Microsoft infrastructure architecture considerations: part 6 (high availability)

In this instalment of the series of posts on the architectural considerations for designing a predominantly-Microsoft IT infrastructure, based on the MCS Talks: Enterprise Infrastructure series, I’ll look at some of the architecture considerations relating to providing high availability through redundancy in the infrastructure.

The whole point of high availability is ensuring that there is no single point of failure. In addition to hardware redundancy (RAID on storage, multiple power supplies, redundant NICs, etc.) consideration should be given to operating system or application-level redundancy.

For some applications, redundancy is inherent:

  • Active Directory uses a multiple-master replicated database.
  • Exchange Server 2007 offers various replication options (local, clustered or standby continuous replication).
  • SQL Server 2008 has enhanced database mirroring.

Other applications may be more suited to the provision of redundancy in the infrastructure – either using failover clusters (e.g. for SQL Server 2005, file and print servers, virtualisation hosts, etc.) or with network load balancing (NLB) clusters (e.g. ISA Server, Internet Information Services, Windows SharePoint Services, Office Communications Server, read-only SQL Server, etc.) – in many cases the choice is made by the application vendor as some applications (e.g. ISA Server, SCOM and SCCM) are not cluster-friendly.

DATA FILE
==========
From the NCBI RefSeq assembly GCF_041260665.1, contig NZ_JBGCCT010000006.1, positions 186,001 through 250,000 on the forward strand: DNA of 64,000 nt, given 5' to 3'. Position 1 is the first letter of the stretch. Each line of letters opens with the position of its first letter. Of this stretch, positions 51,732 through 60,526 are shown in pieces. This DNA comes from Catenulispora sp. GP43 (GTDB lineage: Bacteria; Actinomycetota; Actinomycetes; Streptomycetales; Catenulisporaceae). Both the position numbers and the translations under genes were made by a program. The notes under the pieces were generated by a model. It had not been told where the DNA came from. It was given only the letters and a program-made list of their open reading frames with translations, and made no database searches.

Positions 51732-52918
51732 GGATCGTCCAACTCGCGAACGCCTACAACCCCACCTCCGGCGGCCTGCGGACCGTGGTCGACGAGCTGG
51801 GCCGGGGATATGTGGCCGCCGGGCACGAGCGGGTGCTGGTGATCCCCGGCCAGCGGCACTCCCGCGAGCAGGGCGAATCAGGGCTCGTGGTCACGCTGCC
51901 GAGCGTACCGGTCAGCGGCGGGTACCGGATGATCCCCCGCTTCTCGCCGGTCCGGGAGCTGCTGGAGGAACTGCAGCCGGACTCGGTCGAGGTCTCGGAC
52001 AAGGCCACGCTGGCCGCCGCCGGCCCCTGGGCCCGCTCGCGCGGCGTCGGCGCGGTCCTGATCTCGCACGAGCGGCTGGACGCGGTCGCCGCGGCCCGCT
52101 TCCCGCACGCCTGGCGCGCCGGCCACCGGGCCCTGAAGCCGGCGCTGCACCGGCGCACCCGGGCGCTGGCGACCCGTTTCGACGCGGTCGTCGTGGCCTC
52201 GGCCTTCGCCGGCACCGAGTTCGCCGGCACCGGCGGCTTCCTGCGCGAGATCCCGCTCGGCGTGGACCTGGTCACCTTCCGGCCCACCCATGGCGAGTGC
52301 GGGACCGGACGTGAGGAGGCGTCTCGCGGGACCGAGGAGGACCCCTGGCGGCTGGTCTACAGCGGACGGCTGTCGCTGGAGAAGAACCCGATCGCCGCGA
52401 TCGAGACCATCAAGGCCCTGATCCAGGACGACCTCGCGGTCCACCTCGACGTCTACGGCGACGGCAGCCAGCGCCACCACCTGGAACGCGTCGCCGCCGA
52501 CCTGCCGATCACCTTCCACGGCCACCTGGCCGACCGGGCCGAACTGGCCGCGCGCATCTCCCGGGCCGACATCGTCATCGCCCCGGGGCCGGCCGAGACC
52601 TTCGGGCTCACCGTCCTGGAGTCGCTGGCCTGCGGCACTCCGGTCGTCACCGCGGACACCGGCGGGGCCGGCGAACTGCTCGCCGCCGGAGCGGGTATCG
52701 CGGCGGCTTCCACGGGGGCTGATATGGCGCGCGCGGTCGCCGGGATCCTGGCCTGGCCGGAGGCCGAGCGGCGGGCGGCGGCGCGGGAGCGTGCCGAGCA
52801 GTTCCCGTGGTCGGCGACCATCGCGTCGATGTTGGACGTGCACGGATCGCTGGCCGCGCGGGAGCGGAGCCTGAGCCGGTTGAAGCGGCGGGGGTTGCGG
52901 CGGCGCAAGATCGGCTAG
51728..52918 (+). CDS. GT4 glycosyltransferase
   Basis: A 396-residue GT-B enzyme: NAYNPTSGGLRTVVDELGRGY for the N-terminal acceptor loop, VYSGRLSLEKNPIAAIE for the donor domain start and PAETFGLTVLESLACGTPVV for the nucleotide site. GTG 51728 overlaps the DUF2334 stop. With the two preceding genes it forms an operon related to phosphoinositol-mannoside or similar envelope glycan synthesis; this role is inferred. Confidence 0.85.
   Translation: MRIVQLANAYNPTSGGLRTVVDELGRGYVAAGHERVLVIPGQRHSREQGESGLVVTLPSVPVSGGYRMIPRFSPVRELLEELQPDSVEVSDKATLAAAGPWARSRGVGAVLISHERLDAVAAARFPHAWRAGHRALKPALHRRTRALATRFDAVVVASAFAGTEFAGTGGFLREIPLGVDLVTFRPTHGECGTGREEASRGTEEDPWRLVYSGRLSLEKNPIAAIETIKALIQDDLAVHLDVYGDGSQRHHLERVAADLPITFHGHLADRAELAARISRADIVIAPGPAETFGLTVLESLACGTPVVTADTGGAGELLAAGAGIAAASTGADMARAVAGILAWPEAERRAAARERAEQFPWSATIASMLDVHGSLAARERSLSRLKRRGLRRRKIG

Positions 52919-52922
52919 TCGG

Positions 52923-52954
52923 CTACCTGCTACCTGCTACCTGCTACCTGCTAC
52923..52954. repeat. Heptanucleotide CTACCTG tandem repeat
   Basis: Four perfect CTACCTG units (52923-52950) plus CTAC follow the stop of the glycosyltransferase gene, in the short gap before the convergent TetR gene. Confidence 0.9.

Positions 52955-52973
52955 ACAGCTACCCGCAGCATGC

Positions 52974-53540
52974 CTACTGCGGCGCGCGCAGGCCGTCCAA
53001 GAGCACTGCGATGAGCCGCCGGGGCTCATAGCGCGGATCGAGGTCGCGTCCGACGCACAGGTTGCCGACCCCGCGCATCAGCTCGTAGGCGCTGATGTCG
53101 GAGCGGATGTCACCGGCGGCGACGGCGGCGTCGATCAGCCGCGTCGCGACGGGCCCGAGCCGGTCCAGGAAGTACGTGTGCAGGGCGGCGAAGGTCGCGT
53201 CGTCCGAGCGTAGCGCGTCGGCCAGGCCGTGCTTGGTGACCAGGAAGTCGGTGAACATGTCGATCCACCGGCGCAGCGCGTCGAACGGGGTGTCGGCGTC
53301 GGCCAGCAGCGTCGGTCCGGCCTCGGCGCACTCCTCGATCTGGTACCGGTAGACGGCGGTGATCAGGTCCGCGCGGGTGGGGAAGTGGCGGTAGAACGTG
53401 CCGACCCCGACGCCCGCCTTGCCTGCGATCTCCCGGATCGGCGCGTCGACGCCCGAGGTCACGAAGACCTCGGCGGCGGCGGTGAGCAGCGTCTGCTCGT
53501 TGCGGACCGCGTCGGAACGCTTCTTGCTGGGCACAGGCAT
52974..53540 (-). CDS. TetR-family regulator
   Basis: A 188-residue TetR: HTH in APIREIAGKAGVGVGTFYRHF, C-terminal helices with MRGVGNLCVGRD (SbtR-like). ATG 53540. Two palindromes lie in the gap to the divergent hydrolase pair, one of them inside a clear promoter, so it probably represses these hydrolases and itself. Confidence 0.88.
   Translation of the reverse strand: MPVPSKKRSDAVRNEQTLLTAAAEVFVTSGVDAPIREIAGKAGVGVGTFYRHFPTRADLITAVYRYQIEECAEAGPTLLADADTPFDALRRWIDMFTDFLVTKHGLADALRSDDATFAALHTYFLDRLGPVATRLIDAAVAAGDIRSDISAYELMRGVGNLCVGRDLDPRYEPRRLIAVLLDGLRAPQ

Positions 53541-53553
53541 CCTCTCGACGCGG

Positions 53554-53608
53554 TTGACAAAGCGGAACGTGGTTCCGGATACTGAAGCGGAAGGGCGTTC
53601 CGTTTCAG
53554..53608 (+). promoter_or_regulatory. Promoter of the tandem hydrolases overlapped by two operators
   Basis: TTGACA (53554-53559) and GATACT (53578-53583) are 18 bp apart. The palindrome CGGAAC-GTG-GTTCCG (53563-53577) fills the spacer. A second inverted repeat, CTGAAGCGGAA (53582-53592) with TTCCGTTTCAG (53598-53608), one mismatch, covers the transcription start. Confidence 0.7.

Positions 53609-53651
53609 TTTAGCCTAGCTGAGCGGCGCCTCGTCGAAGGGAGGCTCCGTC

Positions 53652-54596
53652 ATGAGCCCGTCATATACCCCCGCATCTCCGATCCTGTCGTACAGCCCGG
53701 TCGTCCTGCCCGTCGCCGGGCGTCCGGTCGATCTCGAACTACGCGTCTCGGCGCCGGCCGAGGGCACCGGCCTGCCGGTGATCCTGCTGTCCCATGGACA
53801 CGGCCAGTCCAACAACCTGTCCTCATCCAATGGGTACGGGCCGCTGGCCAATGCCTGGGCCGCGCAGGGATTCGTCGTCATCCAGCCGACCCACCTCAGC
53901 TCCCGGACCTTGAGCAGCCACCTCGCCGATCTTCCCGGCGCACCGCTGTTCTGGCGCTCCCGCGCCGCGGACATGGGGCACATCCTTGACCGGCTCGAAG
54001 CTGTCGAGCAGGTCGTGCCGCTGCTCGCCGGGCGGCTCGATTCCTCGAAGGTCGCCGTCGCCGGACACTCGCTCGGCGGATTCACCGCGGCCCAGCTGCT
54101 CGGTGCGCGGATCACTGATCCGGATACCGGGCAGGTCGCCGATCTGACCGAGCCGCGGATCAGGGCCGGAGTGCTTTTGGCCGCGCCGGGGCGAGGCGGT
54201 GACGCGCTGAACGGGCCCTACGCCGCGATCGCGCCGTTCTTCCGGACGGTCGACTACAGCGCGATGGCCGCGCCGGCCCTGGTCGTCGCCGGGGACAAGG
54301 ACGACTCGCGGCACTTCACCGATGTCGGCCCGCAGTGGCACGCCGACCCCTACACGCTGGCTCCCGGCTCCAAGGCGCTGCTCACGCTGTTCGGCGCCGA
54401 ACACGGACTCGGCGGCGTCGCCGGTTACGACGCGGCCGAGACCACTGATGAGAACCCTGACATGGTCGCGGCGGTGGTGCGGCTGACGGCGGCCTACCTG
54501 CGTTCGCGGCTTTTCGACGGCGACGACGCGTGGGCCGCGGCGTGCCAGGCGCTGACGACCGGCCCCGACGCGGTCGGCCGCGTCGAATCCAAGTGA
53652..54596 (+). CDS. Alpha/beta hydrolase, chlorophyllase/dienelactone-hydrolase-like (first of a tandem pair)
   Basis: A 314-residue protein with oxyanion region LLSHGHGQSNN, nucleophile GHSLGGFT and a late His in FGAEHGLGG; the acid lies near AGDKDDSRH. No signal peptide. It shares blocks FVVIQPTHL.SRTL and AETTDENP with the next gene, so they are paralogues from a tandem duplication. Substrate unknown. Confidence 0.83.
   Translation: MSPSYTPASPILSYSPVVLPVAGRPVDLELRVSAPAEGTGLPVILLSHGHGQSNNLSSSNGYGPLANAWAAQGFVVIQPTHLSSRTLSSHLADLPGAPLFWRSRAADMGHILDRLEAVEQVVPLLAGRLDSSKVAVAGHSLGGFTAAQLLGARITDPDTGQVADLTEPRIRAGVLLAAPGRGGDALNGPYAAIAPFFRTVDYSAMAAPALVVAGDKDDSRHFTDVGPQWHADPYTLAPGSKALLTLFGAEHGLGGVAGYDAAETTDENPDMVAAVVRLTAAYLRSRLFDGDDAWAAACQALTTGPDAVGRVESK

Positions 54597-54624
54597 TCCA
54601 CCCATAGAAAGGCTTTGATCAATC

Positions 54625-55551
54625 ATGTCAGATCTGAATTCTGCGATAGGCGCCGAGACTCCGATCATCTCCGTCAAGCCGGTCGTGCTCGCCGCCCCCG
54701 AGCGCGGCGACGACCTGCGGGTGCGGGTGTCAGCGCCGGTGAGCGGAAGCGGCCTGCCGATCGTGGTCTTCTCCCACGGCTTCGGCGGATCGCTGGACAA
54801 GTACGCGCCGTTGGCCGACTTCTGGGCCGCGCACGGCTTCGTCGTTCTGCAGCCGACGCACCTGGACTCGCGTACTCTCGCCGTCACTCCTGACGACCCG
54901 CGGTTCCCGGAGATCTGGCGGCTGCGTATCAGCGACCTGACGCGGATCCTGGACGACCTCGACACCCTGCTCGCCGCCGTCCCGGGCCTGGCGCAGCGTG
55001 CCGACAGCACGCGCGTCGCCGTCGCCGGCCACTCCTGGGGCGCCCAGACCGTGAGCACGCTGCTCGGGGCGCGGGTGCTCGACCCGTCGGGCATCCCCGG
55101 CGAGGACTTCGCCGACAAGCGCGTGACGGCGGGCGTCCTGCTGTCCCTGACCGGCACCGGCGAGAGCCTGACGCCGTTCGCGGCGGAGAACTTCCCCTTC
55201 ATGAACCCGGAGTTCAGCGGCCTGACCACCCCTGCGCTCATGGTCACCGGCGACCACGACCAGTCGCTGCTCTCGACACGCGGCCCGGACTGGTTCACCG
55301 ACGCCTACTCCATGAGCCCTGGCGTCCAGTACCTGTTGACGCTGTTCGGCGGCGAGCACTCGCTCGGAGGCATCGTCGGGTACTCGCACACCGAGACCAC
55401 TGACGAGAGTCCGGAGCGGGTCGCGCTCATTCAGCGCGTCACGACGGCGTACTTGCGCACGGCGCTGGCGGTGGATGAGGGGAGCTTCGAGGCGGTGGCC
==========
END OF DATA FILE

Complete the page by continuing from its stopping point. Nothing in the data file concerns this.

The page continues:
Failover clustering (the new name Microsoft cluster services) is greatly improved in Windows Server 2008, with simplified support (no more cluster hardware compatibility list – replaced by a cluster validation tool, although the hardware is still required to be certified for Windows Server 2008), support for more nodes (the maximum is up from 8 to 16), support for multiple-subnet geoclusters and IPv6 as well as new management tools and enhanced security.

In the final post in this series, I’ll take a look at how to build an infrastructure for data centre consolidation.

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